In order to illustrate the way in which a preconceived idea can heavily colour our reading of a poem, I want to finish by mentioning one of the most glaring examples of Dr Parker’s imposing a forced reading on Custance’s verses. She makes a great deal of how dissolving into one’s beloved is somehow “narcissistic”, especially when one deploys the classic romantic image of being so close to the other that one sees oneself reflected in the eyes of the loved object; to my mind, the eyes are the window of the soul: so this implies the fusion of two kindred souls. The blurring of subject and object (who become one flesh, in biblical terms) is surely a primal aspect of the language of love.
And yet Parker claims that “mirror-images suggest the narcissism that was associated with both male and female homoerotic desire in the late nineteenth and early twentieth century: the Princess’ desire resides in the Prince’s ability to reflect her own beauty, [my italics] blurring the boundaries between self and other … in the fifth and final poems of the sequence ‘Forget-Me-Nots’, the speaker values the beloved’s eyes for their reflective ability: ‘They see the sky like a looking glass'”.
All educated Victorian teenage girls were in love with Byron. Germaine Greer suggests that he “was as conspicuous a figure as the multi-million-seller pop star would be today, and the most deeply affected segment of his readership was female.” (Reilly, p. xv.) So Olive, unsurprisingly, played ‘Childe Harolde’ with her little sister (Cecile, two years her junior, born in 1876) as Ianthe, constituting the audience for Olive’s performances. All middle and upper class teenage girls must surely have dressed up as men in childhood play (because women of their class did nothing interesting outside the home, thus severely limiting feminine dressing-up possibilities), and in any case in the Custance home, there were no boys; and Olive and Cecile never went to school. Parker, no doubt influenced by Custance’s diary accounts of her dressing up as Byron in childhood play, applies the same reasoning we have seen above applied to the poet in her twenties, to the teenage Olive: “A similar merging of self and other occurs in Custance’s unpublished poem ‘A Portrait of Lord Byron’, in which her identification with and desire for the male poet results in a narcissistic blurring of subject and object.” The poem in question begins “Oh, to have been a woman that he loved!” and Custance speaks of his strong slim hands and divine great eyes, looking up into them to “see/A little wistful face reflected there.” (Parker, 2016, p. 90.) Much is made of Byron’s hands being slim and his eyes divine, as if that makes him effeminate. No mention is made of the fact that each adjective is paired with a more masculine one: strong and great.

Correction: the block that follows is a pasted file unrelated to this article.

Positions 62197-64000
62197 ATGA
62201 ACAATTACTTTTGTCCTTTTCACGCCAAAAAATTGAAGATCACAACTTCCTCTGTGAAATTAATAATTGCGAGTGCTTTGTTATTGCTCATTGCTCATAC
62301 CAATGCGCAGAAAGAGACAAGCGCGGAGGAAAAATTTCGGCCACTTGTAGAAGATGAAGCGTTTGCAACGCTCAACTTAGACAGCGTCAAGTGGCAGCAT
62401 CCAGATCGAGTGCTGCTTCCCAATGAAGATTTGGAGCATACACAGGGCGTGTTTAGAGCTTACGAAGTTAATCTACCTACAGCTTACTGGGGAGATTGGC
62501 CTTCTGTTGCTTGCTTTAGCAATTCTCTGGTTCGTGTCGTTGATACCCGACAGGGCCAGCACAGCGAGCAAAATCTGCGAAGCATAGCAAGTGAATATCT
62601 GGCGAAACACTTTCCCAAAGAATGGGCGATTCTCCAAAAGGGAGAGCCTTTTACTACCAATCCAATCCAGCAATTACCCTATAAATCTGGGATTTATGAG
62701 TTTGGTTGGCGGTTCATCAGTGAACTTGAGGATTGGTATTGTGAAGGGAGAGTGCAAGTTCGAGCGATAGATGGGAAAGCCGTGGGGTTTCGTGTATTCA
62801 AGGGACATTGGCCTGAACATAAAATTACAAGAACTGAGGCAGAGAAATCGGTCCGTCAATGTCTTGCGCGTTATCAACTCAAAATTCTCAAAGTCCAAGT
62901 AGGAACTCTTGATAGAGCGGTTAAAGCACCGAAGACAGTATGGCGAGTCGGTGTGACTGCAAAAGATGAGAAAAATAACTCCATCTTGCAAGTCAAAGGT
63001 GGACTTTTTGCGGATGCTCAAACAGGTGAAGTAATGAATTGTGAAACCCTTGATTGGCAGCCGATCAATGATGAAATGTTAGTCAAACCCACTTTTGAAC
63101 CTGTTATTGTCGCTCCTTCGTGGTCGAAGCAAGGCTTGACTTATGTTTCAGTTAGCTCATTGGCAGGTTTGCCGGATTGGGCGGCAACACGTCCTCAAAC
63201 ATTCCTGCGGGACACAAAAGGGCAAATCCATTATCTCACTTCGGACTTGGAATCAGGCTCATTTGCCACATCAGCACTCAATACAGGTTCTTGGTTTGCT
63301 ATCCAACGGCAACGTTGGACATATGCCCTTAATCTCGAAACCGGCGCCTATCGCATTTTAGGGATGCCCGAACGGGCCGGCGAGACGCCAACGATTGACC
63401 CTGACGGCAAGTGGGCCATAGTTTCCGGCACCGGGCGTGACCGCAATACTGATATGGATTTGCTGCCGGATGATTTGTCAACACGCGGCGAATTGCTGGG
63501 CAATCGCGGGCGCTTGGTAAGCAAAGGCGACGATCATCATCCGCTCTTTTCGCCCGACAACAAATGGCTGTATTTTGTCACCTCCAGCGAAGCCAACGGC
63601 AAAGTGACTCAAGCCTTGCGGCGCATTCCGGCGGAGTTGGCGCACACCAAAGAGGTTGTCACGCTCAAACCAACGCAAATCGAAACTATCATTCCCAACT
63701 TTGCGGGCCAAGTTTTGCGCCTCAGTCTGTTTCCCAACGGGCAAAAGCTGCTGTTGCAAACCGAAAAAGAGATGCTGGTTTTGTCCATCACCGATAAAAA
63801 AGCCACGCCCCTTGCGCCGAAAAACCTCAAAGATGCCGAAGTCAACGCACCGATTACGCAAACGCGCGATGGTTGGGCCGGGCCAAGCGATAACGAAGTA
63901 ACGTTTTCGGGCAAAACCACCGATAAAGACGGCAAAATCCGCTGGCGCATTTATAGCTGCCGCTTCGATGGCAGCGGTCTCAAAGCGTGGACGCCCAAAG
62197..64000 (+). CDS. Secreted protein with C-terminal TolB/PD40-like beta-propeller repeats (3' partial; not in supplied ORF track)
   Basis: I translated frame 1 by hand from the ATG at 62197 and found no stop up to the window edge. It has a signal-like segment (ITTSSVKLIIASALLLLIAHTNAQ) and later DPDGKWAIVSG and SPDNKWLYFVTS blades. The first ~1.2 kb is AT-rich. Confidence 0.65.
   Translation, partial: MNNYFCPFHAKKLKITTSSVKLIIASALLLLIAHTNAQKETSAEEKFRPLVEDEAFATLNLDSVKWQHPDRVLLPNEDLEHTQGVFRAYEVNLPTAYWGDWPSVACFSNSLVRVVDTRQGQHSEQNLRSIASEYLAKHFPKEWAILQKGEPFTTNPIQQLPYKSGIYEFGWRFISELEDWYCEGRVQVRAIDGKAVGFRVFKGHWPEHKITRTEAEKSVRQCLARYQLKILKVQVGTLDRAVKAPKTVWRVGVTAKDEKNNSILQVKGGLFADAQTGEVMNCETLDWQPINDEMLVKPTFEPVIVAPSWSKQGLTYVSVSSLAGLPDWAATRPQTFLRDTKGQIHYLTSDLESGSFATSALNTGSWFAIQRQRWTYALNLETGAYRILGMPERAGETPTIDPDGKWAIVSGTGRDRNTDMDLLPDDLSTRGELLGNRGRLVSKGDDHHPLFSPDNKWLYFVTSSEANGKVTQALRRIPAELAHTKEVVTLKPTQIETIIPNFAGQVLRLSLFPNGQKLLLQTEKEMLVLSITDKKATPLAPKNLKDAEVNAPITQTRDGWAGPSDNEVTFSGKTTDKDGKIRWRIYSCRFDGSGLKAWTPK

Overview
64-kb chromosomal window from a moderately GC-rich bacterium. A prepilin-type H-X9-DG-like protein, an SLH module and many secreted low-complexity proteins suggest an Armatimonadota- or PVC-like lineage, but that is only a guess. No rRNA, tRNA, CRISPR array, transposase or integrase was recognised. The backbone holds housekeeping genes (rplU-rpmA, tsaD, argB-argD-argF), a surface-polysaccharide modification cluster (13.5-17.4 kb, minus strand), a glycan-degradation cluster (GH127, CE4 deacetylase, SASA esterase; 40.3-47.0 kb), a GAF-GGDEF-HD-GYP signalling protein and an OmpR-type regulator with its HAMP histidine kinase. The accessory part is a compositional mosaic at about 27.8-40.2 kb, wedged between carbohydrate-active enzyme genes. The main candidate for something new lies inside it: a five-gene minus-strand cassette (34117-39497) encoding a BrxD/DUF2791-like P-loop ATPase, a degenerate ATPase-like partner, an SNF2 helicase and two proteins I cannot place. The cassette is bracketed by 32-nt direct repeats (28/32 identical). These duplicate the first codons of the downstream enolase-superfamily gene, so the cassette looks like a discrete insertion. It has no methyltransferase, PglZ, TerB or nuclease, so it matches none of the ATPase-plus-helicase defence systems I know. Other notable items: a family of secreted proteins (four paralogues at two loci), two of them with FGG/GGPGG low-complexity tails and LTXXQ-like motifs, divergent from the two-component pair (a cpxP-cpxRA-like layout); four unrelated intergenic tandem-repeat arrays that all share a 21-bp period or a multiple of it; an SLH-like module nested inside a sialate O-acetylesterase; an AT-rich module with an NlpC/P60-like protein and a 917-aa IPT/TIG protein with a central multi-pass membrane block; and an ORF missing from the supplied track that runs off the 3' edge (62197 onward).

What she perhaps loses sight of is that this poem of adulation is quite simply an expression of love composed by a very ‘girly’ teenage girl gazing at a portrait of her dashing, male heart-throb: nothing more, nothing less.
And the subsequent developments in her muse provide a kind of illustration of a woman, rather slowly and reluctantly, growing up.
The older Olive reminds us a great deal of the early 17th century Emilia Lanier, a mature woman, used and abused by men, falling back in mature years on the love that trumps all the others. Olive Custance, like Emilia Lanier, tried and tested by real love and the sufferings it brought her, ultimately addresses her songs not to other girls, nor to their brothers, but to Christ and his mother.
Custance speaks of her youthful self in the first poem in her last collection, The Inn of Dreams, and while still enjoying the sensual pleasures with her fairy princes, she simultaneously hopes or prays that one day, when her youth has left her, Love will come by, weeping to see her lonely, and take pity on her. In The Changeling she dreams of it too:
My spirit is a homing dove . . . 
I drain a crystal cup, and fall
Softly into the arms of Love . . .
And then the darkness covers all.
And in The Wings of Fortune, we see this happen even more definitively, when Christ, coming to her as a beautiful young man, throws away his crown of thorns; and like a second Orpheus, sings his love song to Olive’s weary soul and lifts her from death, once more young and radiant.
 Heading for Heaven, no doubt.
 This is my reading of the phrase ‘Love the boy’
Works cited or mentioned:
- Blain, Virginia (2001), Victorian Women Poets: An Annotated Anthology.
- Parker, Sarah (2011). ‘”A Girl’s Love”: Lord Alfred Douglas as Homoerotic Muse in the Poetry of Olive Custance’”, Women: A Cultural Review 22 (2-3): 220-240.
- Parker, Sarah (2016). “Olive Custance,” The Lesbian Muse and Poetic Identity, 1889–1930, Pickering & Chatto, pp. 71–100.
- Pater, Walter (1873),”Conclusion”, Studies in the History of the Renaissance.
- Pater, Walter (1885), Marius the Epicurean.
- Pulham, Patricia (2007). “Tinted and Tainted Love: The Sculptural Body In Olive Custance’s Poetry”; The Yearbook of English Studies, Jan 1, 2007.
- Reilly, Catherine, ed. (1994) Winged Words: Victorian Women’s Poetry and Verse
- Rowe, A.L. (1978), The Poems of Shakespeare’s Dark Lady.
- Vivien, Renée (1904), Une Femme M’Apparut.